It's going to be tough to write about Cosmos because I will run out of superlatives pretty soon. Anway, we'll see about that when we come to it, I guess!
It was breathtaking to see Sagan start this particular episode talking about whales with all the confidence and panache and more of a marine biologist.
He talks about the amount of information in our genes and then moves on to our brains — one particular theory posits that the brain evolved in layers: the brain stem, the Reptilian-complex, and then the cerebral cortex.
He lucidly shows how the brain contains more information than contained in our genes and how that accounts for all that we have accomplished as a species and he extrapolates about species that might have more neurons and neuronal connections than are present in our brains. He speculates about intelligent life forms whose neurons may not be physically connected like they are in our brains. What creative thoughts!
Astonishingly enough, Sagan draws parallels between how a city like New York evolves and how our brain has evolved! And he does a marvelous job of it of course ...
And yet as powerful as our brains are, mankind has advanced so much in the last few centuries although it has had pretty much the same brain for the last ten thousand years. Sagan leads us to understand how critically important books have been, the technologies of paper and printing and all the related stuff.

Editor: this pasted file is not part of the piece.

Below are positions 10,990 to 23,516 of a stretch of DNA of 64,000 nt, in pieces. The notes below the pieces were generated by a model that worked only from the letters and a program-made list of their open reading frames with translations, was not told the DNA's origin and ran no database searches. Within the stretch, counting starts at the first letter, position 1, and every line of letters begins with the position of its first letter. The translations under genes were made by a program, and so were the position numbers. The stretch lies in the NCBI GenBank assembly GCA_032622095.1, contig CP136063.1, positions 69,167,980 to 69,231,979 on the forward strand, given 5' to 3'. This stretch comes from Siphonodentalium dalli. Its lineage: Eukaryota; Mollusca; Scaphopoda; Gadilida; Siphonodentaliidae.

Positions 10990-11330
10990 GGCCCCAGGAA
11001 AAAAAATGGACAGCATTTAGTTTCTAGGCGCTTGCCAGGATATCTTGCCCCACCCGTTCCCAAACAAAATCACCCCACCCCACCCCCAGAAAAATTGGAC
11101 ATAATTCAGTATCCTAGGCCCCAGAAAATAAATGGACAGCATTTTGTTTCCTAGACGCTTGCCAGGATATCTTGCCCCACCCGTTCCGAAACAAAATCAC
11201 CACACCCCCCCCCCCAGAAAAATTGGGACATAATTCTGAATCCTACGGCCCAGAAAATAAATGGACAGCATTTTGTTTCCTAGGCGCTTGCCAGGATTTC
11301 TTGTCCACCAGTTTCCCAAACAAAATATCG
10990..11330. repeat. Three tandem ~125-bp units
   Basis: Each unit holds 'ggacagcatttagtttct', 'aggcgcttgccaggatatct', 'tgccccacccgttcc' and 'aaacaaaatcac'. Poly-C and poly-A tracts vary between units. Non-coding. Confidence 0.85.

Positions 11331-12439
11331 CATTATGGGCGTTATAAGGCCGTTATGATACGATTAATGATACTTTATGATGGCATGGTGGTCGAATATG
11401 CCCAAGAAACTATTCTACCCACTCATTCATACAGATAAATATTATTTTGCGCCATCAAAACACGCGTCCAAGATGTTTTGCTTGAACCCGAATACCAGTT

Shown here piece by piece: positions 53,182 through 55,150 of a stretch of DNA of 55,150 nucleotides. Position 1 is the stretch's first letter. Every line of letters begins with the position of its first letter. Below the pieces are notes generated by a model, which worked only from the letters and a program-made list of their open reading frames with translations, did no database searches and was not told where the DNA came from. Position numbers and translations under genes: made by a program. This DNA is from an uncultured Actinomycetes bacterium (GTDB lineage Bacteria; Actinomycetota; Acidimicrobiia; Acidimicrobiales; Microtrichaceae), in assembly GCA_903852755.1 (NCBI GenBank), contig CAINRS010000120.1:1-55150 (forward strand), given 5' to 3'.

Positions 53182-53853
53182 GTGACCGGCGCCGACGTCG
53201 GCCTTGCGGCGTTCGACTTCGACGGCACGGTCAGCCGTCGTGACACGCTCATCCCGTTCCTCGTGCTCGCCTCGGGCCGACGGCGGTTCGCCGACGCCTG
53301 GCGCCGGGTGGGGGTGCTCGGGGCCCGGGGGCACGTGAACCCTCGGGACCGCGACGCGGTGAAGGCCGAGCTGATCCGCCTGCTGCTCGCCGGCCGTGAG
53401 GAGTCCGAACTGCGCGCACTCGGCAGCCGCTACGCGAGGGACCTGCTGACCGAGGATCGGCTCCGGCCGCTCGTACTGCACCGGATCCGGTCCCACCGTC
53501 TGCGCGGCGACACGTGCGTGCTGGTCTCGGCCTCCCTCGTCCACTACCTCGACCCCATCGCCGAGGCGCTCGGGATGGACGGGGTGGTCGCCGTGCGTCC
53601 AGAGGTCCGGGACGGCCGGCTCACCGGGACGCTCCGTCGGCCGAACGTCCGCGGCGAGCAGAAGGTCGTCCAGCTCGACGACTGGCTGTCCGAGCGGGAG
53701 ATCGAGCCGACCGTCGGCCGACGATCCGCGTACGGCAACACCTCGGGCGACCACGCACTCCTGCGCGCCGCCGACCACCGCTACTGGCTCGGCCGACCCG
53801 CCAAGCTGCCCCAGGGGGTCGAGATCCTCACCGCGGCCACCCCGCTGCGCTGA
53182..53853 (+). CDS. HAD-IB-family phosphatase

And of course, late in his life, Sagan would have witnessed the incipent Internet and would have visualized the end of printed books as well.
My thoughts were that every educated person should watch this series ... at least, this is much easier than reading all his books. This should be part of the curriculum in all streams of education.
And it makes me shudder when I hear politicians proudly go on about the Sunday Bible schools they had attended as kids.
The amazing truths about the real universe discovered by science are far more awe-inspiring than any religious truths contained in any of the religions of the world. Think of the fact of the expansion of the universe first discovered by Hubble and his assistant whose name I was not familiar with so far until Sagan mentioned him.